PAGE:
Yes. Wait… what?
Yes it is sometimes OK to put in a bad process.
Purists of Lean and process improvement will tell you that you should never put a bad process in place. But they don’t live in the real world. In the real world, you need to service to your customers’ expectations, or they won’t stay your customers very long.
I was running a course with a client last month, who admitted they had recently put some pretty bad processes (in terms of efficiency) in place because they were failing to provide their customer with the required level of service.
You see, it takes time to find the root cause and fix a problem. But your customers want the service improved now. So it’s OK to put a bad or wasteful process in place, but only ever as a temporary measure.
Our customer had some quality issues with the service they were providing. Customers were very angry and some had left already. This was a problem that needed fixing today, not in the next 6 months. So they threw resource at the problem. Deployed some more people to the process to check the quality and remedy things that were not up to standard.
My client was fully aware that this was a poor solution to the problem, but it solved the immediate crisis that needed attention. They understood that root cause analysis is needed to understand why the errors were occurring and then embedding quality into the process through error proofing, training and controls.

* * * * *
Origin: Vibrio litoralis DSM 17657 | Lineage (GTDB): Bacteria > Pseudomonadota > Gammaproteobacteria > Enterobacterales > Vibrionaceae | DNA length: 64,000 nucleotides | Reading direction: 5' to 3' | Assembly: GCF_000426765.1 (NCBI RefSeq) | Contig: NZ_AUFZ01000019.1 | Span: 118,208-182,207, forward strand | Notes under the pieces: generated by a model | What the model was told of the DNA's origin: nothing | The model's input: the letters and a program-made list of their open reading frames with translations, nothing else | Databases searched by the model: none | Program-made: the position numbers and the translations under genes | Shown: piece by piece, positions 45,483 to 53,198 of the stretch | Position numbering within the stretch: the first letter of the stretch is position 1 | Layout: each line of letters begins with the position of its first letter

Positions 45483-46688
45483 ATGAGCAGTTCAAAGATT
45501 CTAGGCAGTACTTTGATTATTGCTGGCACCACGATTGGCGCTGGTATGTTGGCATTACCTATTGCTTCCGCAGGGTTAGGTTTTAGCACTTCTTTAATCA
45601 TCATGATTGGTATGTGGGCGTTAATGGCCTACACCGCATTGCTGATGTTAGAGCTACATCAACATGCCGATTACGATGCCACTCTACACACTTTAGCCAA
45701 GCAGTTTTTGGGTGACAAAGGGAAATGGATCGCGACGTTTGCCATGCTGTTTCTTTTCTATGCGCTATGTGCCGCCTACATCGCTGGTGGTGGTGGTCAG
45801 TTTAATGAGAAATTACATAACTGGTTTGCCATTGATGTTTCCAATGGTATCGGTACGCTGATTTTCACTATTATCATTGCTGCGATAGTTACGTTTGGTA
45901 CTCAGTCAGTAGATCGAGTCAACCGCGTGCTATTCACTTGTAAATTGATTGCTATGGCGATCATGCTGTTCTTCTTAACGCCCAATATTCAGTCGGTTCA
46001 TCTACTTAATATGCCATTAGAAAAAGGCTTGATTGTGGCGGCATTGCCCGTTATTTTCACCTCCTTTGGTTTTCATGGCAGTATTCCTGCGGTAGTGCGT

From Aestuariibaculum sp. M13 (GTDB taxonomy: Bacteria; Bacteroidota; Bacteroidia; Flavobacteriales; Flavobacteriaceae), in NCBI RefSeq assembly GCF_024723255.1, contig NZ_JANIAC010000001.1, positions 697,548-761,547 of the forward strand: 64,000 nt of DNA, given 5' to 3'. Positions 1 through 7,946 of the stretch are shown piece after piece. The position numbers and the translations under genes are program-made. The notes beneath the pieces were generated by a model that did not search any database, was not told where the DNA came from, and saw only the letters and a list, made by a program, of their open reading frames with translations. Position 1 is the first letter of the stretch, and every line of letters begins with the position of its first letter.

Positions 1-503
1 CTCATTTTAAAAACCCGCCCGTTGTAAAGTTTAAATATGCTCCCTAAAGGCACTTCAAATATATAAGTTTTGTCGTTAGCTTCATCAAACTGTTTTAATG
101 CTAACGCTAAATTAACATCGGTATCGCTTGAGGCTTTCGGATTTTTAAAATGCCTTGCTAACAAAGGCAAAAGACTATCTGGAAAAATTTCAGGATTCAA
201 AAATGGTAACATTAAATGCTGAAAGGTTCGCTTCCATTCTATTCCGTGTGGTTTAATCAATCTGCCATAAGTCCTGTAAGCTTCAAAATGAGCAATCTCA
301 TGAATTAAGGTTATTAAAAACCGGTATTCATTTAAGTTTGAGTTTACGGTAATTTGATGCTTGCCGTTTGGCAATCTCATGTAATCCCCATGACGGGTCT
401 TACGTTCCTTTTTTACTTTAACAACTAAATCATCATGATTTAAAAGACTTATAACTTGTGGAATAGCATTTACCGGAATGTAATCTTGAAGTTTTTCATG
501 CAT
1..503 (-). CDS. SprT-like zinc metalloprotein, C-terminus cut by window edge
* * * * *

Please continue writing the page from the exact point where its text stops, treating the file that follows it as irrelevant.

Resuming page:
But that takes time which my client didn’t have.
But now we come to another problem – temporary processes have a terrible habit of becoming permanent processes. Temporary processes can hang around so long that people forget they were ever temporary, and become just another part of the process.
So if you do have to put a bad process in place, make sure you have a plan in place to eliminate it in the shortest possible time.
A good idea is to kick off the Root Cause Analysis and improvement project to fix the process at the same time you put the temporary process in place.
Establish an end date for the temporary process right at the beginning. Ensure everyone understands that the temporary process is in fact, temporary. Set an expectation for when the process improvement will be delivered.
But let’s not pretend that sometimes ‘best practice’ takes a back seat to operational demands – because it does. Let’s work out a plan to manage both.